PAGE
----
Cover the kohlrabi seeds with soil, gently pressing it down to ensure good seed-to-soil contact. Avoid burying the seeds too deep, as they require light to germinate successfully. Water the area gently to provide moisture for the seeds to germinate.
Watering and Care
After sowing the kohlrabi seeds, it's crucial to provide consistent moisture to support germination and early growth. Keep the soil consistently moist but not waterlogged. Aim to provide around 1 inch of water per week, either through rainfall or irrigation.
As the kohlrabi plants start to grow, it's important to monitor their progress and provide care accordingly. Regularly inspect the plants for any signs of pests or diseases. Consult our article on how to grow collards in Australia for guidance on identifying and treating common pests and diseases that may affect leafy greens.
Maintain a consistent watering schedule, ensuring the soil remains moist but not saturated. It's equally important to provide adequate sunlight for the kohlrabi plants to thrive. Aim for at least 6 hours of direct sunlight daily. If you're growing kohlrabi during the hotter months, some light shading during the hottest part of the day may be beneficial.
With proper sowing techniques, spacing, and care, your kohlrabi seeds will sprout, and the plants will flourish. Stay attentive to their needs, and soon you'll be rewarded with a bountiful harvest. In the next section, we'll cover the important steps involved in caring for kohlrabi plants as they continue to grow.
Caring for Kohlrabi Plants
Once you have successfully planted your kohlrabi seeds, it's important to provide proper care to ensure healthy growth and a bountiful harvest. This section will cover three essential aspects of caring for kohlrabi plants: providing adequate sunlight, watering and moisture requirements, and fertilising kohlrabi plants.
Providing Adequate Sunlight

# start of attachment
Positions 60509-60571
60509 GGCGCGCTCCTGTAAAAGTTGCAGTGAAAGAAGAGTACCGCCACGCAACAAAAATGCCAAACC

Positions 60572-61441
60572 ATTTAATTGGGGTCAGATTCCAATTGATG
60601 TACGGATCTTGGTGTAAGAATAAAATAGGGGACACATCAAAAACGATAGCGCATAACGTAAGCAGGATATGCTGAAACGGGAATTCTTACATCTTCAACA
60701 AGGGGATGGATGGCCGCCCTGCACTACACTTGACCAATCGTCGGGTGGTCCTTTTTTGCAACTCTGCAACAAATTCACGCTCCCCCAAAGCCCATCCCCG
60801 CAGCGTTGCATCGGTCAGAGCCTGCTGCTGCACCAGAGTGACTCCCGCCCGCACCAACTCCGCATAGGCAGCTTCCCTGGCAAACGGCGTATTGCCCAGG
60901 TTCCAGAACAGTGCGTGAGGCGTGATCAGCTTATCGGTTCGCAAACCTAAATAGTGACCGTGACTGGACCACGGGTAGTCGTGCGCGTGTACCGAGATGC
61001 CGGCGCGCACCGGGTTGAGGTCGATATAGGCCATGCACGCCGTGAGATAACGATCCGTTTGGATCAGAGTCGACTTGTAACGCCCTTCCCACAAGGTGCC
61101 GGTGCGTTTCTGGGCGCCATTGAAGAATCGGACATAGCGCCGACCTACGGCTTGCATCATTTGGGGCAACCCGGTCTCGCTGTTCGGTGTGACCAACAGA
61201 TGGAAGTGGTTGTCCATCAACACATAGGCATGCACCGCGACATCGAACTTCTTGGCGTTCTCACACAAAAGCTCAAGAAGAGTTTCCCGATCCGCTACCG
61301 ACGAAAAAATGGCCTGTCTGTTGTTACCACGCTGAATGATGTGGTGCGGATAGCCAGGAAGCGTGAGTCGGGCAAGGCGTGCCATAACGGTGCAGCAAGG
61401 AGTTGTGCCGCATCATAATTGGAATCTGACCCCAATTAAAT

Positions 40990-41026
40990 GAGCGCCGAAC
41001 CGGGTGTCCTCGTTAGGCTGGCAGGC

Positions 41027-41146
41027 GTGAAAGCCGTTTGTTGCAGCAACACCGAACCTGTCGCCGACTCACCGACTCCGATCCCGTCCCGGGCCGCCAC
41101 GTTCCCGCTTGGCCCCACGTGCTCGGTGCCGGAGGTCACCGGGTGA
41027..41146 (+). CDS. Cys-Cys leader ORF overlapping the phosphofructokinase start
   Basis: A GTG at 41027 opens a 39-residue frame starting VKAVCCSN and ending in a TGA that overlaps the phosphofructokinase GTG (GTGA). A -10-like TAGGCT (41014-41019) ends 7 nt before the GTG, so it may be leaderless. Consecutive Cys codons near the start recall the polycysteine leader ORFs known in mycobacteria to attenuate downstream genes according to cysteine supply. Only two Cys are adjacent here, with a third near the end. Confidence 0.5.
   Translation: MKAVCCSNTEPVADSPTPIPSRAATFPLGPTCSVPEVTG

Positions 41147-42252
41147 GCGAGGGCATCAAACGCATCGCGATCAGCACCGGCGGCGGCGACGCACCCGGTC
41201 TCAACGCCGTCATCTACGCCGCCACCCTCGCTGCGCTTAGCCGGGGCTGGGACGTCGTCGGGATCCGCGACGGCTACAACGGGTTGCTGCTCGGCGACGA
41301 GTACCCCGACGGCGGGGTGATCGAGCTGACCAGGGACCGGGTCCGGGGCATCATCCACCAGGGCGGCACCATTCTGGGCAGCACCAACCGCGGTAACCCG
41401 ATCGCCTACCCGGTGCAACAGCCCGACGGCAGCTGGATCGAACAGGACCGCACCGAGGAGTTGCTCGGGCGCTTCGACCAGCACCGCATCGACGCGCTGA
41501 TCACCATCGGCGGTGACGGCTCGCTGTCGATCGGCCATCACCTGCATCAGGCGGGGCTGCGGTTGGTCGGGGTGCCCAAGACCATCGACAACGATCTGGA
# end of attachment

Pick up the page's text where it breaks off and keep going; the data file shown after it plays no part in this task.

Kohlrabi plants thrive in full sunlight, which typically means at least six hours of direct sunlight per day. Find a location in your garden that receives ample sunlight and has good air circulation. If your garden has limited sunlight, consider using reflective materials to maximise the amount of sunlight reaching your kohlrabi plants.
Watering and Moisture Requirements
Kohlrabi plants require consistent moisture to grow and develop properly. Keep the soil evenly moist, but be cautious of overwatering, as this can lead to root rot and other diseases. Water your kohlrabi plants deeply, ensuring that the water reaches the root zone. It's better to water deeply and less frequently rather than shallowly and frequently. Check the soil moisture regularly by inserting your finger into the soil. If it feels dry about an inch below the surface, it's time to water.
During dry periods, it may be necessary to increase the frequency of watering. Mulching around the plants can help retain moisture and prevent weed growth. Apply a layer of organic mulch, such as straw or wood chips, around the base of the plants, leaving a small space around the stems to prevent rot.
Fertilising Kohlrabi Plants
To promote healthy growth and maximize yields, it's important to provide adequate nutrients to your kohlrabi plants. Before planting, incorporate well-rotted compost or aged manure into the soil to improve its fertility. This will provide a good base of organic matter and nutrients for your plants.
During the growing season, you can further support the growth of your kohlrabi plants by applying a balanced organic fertiliser. Look for a fertiliser with a ratio of 10-10-10 or similar, which indicates equal proportions of nitrogen (N), phosphorus (P), and potassium (K). Follow the manufacturer's instructions for application rates and frequency.
Avoid over-fertilizing, as this can lead to excessive leaf growth at the expense of bulb development. It's important to strike a balance and provide your kohlrabi plants with the nutrients they need without overwhelming them.
By following these care guidelines, you can ensure that your kohlrabi plants receive the necessary sunlight, water, and nutrients for healthy growth. Remember to check for any signs of pests or diseases and address them promptly. With proper care, you'll soon be able to enjoy the delicious and nutritious kohlrabi from your own garden. For more information on growing vegetables and herbs in Australia, check out our other articles on how to grow cauliflower in Australia, how to grow mustard greens in Australia, and how to grow pak choy in Australia.
Harvesting and Storing Kohlrabi
After patiently nurturing your kohlrabi plants, it's time to reap the rewards of your hard work. Harvesting and properly storing kohlrabi ensures that you can enjoy this nutritious vegetable for an extended period. Let's explore the signs of readiness for harvest, proper harvesting techniques, and methods for storing kohlrabi to maximise its freshness.
Signs of Readiness for Harvest
Kohlrabi is typically ready for harvest around 50 to 60 days after planting, depending on the variety and growing conditions. It's important to keep an eye on the size of the swollen stem, which is the edible part of the plant. The ideal kohlrabi size for harvest is around 7.5 to 10 centimeters (3 to 4 inches) in diameter. Harvesting kohlrabi while it is still young and tender ensures the best flavor and texture.